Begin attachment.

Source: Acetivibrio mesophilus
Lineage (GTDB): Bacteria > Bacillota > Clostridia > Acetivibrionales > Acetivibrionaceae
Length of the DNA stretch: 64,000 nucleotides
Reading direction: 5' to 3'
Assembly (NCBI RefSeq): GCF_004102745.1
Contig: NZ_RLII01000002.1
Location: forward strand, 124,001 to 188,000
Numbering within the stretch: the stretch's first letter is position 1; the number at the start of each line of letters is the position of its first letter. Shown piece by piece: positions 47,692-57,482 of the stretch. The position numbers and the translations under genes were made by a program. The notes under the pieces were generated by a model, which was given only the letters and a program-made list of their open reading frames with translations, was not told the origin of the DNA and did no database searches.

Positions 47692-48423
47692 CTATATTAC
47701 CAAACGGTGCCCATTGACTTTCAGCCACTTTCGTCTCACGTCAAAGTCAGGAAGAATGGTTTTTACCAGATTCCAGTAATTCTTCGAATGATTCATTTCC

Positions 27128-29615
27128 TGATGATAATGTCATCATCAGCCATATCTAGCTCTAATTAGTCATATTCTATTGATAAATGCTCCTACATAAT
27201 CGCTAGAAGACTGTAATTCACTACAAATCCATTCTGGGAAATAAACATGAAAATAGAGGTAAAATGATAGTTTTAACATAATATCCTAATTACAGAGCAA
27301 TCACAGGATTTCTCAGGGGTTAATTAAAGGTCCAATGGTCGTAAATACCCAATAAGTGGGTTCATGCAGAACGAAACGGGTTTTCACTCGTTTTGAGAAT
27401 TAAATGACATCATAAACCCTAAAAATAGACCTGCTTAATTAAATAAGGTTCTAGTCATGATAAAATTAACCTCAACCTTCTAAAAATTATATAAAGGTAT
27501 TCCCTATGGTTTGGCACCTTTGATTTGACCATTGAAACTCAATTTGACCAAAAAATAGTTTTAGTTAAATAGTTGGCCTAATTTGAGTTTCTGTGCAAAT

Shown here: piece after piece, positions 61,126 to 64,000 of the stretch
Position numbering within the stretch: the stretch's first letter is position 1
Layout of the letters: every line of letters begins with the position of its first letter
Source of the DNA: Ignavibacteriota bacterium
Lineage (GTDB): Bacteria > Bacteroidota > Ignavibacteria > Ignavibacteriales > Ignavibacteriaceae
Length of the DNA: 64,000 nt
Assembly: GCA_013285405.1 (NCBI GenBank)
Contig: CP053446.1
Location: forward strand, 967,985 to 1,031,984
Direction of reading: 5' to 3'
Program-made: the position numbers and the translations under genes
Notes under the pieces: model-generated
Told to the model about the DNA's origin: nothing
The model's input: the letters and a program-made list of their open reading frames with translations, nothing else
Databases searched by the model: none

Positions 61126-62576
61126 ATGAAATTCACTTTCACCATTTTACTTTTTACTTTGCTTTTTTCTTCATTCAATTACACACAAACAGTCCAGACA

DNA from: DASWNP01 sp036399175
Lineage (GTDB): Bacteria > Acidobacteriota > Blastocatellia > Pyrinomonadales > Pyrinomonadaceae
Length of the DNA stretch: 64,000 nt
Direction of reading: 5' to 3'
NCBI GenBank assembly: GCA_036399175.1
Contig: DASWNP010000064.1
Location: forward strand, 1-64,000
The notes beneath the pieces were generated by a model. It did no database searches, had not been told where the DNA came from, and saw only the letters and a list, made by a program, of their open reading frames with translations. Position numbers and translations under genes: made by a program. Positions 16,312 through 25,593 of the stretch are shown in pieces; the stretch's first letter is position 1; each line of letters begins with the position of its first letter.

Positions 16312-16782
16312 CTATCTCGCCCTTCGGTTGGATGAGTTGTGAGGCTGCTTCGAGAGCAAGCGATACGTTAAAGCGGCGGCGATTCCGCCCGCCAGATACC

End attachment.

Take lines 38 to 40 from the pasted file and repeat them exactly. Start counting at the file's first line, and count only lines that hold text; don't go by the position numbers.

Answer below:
Direction of reading: 5' to 3'
NCBI GenBank assembly: GCA_036399175.1
Contig: DASWNP010000064.1